## digitalmars.D.learn - [OT] Pathfinding algorithm

- rasmus svensson (5/5) Sep 21 2013 Assuming the shortest path from from all nodes to every other
- Joseph Rushton Wakeling (13/17) Sep 21 2013 This is on the basis of a very quick internet search, but the following ...
- Gary Willoughby (21/26) Sep 21 2013 Maybe i'm wrong but i'm assuming you are pre-calculating the
- Joseph Rushton Wakeling (9/26) Sep 21 2013 Good advice, but bear in mind that there may be a very good reason to wa...
- Ivan Kazmenko (9/14) Sep 22 2013 A short note on worst case complexity. In a star graph, if you

Assuming the shortest path from from all nodes to every other node is already pre-computed: What is a fast algorithm to update all paths, if one node is marked as inpassible. Any good 3rd party library or research paper out there?

Sep 21 2013

On 21/09/13 17:48, rasmus svensson wrote:Assuming the shortest path from from all nodes to every other node is already pre-computed: What is a fast algorithm to update all paths, if one node is marked as inpassible. Any good 3rd party library or research paper out there?This is on the basis of a very quick internet search, but the following may be useful for you: http://informatica.ing.univaq.it/dangelo/presentations/iccta-2007.pdf http://stackoverflow.com/questions/6760163/dynamically-updating-shortest-paths http://www.dis.uniroma1.it/~demetres/docs/dapsp-full.pdf Assuming that you actually have _all shortest paths_ calculated, then you probably need some kind of data structure that gives you an easy (i.e. O(1)) way to identify which paths a given node belongs to (should be possible to set up as part of your first calculation of all the shortest paths). Then, you simply need to take those paths that the deleted node belongs to, and recalculate them. On the basis of my quick search, the 3rd link above looks promising (and has a bunch of references to previous literature).

Sep 21 2013

On Saturday, 21 September 2013 at 15:49:00 UTC, rasmus svensson wrote:Assuming the shortest path from from all nodes to every other node is already pre-computed: What is a fast algorithm to update all paths, if one node is marked as inpassible. Any good 3rd party library or research paper out there?Maybe i'm wrong but i'm assuming you are pre-calculating the shortest paths from each node to all others is because you intend to traverse a path at some point in the future? The problem with this approach is that if a node is marked as impassable then you have to again do a lot of pre-calculation for every node it affects. Not only that but to avoid re-calculating them *all* you need to use an algorithm to find which are affected before you even start recalculating? To me this seems like too much work and could probably be solved by thinking a little differently. Try implementing the A* algorithm which will give you a path from A to B *without* calculating paths to and from every node. Also if a node is marked impassable (even while running) you can just restart the algorithm from where you are back to B. This sounds really scary stuff but A* is actually quite straightforward if you can find a nice resource to describe how it works. Like these: http://www.policyalmanac.org/games/aStarTutorial.htm http://en.wikipedia.org/wiki/A*_search_algorithm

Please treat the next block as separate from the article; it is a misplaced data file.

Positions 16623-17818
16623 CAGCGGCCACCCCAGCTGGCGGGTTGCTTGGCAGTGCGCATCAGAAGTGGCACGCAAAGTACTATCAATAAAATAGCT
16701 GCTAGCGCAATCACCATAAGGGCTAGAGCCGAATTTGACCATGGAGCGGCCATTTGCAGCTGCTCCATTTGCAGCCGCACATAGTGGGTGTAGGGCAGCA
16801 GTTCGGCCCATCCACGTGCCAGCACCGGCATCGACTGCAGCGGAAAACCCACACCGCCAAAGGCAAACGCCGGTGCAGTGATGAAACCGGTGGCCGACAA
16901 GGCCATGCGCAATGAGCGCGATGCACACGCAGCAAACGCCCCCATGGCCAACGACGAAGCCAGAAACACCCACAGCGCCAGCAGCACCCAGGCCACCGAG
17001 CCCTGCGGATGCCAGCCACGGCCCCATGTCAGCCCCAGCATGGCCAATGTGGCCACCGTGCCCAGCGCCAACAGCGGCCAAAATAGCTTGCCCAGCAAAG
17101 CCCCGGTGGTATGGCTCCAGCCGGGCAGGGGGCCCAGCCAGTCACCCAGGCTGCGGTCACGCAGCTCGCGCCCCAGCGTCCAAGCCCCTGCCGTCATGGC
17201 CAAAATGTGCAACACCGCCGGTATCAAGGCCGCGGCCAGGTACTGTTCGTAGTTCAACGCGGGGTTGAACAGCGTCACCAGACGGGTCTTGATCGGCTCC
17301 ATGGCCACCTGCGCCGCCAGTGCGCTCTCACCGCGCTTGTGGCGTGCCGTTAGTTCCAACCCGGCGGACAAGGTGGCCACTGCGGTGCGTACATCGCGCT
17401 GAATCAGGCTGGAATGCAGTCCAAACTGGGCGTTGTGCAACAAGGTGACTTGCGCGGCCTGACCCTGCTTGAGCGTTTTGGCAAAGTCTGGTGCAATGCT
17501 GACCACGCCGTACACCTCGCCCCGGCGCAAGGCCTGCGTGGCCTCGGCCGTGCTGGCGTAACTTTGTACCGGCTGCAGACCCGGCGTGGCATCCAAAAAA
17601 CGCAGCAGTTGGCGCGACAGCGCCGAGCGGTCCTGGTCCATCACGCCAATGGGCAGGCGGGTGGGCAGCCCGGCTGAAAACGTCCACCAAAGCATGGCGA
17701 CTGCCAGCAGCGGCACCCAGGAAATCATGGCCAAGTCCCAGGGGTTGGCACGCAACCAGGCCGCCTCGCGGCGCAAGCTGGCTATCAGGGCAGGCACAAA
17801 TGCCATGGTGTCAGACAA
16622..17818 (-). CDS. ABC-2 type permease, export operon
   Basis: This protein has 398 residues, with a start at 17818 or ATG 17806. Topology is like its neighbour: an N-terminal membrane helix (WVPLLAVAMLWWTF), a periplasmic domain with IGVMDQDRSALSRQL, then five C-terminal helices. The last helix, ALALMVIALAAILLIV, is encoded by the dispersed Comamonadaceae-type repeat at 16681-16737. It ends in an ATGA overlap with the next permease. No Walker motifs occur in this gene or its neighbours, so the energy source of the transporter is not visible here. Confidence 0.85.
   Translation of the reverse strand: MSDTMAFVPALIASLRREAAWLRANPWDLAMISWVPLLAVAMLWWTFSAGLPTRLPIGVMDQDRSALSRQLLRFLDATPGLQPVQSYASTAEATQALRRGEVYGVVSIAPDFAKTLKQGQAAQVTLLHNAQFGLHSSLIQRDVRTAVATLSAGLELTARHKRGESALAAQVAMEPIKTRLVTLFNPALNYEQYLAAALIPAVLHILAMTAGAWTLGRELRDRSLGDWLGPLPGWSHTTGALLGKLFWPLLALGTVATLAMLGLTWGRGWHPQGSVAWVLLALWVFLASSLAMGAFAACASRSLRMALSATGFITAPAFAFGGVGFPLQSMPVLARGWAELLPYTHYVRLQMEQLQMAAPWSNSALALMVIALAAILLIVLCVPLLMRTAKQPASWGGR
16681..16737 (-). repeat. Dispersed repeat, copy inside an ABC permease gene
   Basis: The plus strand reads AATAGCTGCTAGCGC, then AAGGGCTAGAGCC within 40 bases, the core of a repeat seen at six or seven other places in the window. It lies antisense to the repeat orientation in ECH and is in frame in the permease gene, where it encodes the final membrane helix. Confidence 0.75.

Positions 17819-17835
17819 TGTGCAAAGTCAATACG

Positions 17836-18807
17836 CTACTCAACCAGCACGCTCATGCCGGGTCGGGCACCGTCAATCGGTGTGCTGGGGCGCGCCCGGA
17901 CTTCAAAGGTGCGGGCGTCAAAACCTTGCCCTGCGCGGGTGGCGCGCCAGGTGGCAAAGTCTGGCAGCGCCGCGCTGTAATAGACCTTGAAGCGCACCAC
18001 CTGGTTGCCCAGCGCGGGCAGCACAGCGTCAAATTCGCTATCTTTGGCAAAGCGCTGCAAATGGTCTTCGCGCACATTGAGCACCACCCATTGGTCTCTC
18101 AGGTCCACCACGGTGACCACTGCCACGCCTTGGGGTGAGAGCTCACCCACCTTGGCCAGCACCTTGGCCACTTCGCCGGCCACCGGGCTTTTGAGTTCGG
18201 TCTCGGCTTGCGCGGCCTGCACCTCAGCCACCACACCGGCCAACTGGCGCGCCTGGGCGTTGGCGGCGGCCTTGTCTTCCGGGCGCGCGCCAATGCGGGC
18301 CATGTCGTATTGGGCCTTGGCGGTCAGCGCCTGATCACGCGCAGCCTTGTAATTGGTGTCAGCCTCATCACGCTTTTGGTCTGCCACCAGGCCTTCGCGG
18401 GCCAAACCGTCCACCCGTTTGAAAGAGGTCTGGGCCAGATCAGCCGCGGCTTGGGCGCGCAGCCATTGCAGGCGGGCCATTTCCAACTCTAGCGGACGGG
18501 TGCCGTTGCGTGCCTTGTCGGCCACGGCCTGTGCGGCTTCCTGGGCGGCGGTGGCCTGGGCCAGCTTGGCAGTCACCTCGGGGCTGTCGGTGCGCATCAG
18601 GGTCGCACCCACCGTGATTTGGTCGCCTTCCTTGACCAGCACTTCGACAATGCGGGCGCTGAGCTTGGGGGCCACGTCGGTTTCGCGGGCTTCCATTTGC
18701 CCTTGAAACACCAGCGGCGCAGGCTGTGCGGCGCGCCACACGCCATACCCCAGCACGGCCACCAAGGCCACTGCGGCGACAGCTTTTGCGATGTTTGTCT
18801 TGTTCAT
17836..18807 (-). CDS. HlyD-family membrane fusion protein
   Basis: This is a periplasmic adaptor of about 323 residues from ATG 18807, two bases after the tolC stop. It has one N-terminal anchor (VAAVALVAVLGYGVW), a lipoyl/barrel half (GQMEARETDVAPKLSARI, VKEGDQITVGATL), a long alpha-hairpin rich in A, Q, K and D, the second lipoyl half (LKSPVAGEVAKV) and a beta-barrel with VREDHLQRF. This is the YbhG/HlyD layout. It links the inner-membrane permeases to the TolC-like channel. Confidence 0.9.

Sep 21 2013

On 21/09/13 21:13, Gary Willoughby wrote:Maybe i'm wrong but i'm assuming you are pre-calculating the shortest paths from each node to all others is because you intend to traverse a path at some point in the future? The problem with this approach is that if a node is marked as impassable then you have to again do a lot of pre-calculation for every node it affects. Not only that but to avoid re-calculating them *all* you need to use an algorithm to find which are affected before you even start recalculating? To me this seems like too much work and could probably be solved by thinking a little differently. Try implementing the A* algorithm which will give you a path from A to B *without* calculating paths to and from every node. Also if a node is marked impassable (even while running) you can just restart the algorithm from where you are back to B. This sounds really scary stuff but A* is actually quite straightforward if you can find a nice resource to describe how it works. Like these: http://www.policyalmanac.org/games/aStarTutorial.htm http://en.wikipedia.org/wiki/A*_search_algorithmGood advice, but bear in mind that there may be a very good reason to want to know the shortest path between _every_ pair of nodes. Example: you calculate the closeness centrality for every vertex (which involves knowing the shortest path between every pair of vertices). Now you knock out one vertex and you want to recalculate the closeness centrality values -- but ideally you'd like to avoid doing the whole calculation from scratch. So, you need to store the shortest paths from the first calculation and dynamically update them to work out which nodes' centrality values need updating.

Sep 21 2013

On Saturday, 21 September 2013 at 15:49:00 UTC, rasmus svensson wrote:

Sep 22 2013